What happens is: You get the most politicized terrorism indictment ever produced by the Justice Department. Behold United States v. Khatallah, Case No. 14 Crim. 141, quietly unsealed in a Washington courtroom last Saturday while the country dozed off into summer-vacation mode.
Ahmed Abu Khatallah, of course, is the only suspect apprehended in connection with the Benghazi massacre, a terrorist attack on a still-mysterious U.S. diplomatic installation. J. Christopher Stevens, the United States ambassador to Libya, and three other Americans - State Department official Sean Smith and two former Navy SEALs, Tyrone Woods and Glen Doherty - were killed. Until recently, such attacks have been known as acts of war carried out by the enemy. In the age of Obama, they are now known as "crimes" for which "defendants" like Khatallah are "brought to justice" - rather than brought to Gitmo. Meaning: They are whisked into our country when no one's paying much attention. The red carpet is rolled out at a federal courthouse, where the "defendant" is given Miranda warnings, taxpayer-funded counsel, and all the rights of the American citizens they plot to kill, including lavish discovery-of-intelligence files relevant to their civilian trial.
Gold-plated due process for our enemies begins with the constitutional right to an indictment returned by a grand jury, providing the "defendant" with notice of the charges against him. In Khatallah's case, the first thing you'll notice is that the indictment is tiny: less than two pages long - 15 measly lines of text once you discount the caption, citations, and signature lines. This is a startling departure from Justice Department indictments in jihadist terror cases, a turn to brevity that cannot be explained solely by Obama's banning of words like "jihadist" from the government lexicon.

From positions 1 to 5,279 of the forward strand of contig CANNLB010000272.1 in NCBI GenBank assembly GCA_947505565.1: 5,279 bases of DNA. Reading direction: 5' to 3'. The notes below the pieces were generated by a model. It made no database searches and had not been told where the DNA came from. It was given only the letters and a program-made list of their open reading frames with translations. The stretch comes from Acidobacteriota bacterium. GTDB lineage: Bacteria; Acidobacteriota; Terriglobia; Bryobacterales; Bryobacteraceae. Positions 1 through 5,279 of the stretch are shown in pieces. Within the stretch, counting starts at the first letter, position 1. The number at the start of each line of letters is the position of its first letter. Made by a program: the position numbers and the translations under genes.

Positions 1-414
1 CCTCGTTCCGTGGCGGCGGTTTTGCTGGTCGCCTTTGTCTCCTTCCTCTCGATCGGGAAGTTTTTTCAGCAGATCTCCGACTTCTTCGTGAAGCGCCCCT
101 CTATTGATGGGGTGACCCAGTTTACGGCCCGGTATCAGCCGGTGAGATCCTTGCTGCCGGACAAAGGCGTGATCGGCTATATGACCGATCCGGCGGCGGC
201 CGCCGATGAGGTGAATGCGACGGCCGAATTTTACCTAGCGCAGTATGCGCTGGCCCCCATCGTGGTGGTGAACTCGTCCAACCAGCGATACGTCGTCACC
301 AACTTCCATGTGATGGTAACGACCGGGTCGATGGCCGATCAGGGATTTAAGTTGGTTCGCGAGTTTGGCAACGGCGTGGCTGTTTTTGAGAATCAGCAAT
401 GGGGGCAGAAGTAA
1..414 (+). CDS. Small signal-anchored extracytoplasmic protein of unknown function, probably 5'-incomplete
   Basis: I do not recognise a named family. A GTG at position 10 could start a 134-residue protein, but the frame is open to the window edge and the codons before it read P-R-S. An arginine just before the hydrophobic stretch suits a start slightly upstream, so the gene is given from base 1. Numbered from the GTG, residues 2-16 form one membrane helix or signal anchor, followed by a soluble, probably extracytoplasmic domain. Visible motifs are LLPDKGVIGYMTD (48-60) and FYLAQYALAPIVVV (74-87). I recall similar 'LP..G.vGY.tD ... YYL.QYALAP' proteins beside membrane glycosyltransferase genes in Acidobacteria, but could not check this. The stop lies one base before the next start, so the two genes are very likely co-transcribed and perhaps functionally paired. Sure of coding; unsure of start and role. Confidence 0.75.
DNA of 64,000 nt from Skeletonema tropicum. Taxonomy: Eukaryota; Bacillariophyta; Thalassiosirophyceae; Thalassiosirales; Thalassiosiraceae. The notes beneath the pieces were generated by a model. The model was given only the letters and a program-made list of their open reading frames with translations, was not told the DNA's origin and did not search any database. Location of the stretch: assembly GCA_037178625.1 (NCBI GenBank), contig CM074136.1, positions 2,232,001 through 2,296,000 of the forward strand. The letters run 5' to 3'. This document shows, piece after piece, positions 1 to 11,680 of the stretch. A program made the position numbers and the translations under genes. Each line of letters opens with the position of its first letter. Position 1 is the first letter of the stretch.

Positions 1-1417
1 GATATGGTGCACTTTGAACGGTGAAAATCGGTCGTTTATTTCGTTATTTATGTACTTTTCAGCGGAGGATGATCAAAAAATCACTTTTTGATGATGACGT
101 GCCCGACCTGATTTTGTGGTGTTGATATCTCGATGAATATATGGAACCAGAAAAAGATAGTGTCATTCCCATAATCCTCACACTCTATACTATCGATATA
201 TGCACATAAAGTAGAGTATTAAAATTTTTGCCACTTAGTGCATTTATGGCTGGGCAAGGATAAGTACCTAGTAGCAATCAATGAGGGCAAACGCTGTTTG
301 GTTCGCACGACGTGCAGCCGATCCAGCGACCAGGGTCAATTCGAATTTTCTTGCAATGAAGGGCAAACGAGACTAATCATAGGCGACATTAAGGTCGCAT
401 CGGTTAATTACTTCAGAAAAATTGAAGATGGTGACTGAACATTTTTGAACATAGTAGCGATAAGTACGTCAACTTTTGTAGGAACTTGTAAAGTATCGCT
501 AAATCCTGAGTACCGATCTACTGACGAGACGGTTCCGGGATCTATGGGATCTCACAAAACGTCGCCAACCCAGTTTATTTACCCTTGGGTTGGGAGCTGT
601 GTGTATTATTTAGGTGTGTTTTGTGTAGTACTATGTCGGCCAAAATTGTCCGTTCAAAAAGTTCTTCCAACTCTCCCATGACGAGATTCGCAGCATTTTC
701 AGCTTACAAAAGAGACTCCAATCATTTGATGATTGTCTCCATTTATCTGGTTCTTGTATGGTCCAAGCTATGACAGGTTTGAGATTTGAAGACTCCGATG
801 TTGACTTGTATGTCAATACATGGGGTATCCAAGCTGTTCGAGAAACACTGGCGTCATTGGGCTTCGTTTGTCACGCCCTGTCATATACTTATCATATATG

In big criminal cases - and there are none bigger than those involving terrorist attacks - indictments tend toward book length, written in a narrative style designed to cut through the legalese and explain what happened. See, if the prosecutor is ethically convinced that there is sufficient evidence to convict an accused terrorist, his duty is to plead the case as expansively as necessary to get that evidence admitted.
In terrorism cases, that has always meant fully describing the nature of the terrorist enterprise. Look at the Justice Department's jihadist cases from the Nineties (see e.g., here). They explain the history of the international jihadist network; the different terrorist organizations and state sponsors it encompasses; the identity, status, and roles of the players; plus all of the different plots and attacks that knit the network together.
The idea is to frame the case in a way that completely and coherently relates it - making it easier for judges to admit controversial evidence and jurors to grasp the willfulness of the accused. That is why the most critical decision made by the prosecutor drafting a terrorism indictment is Count One - i.e., the first statutory offense alleged.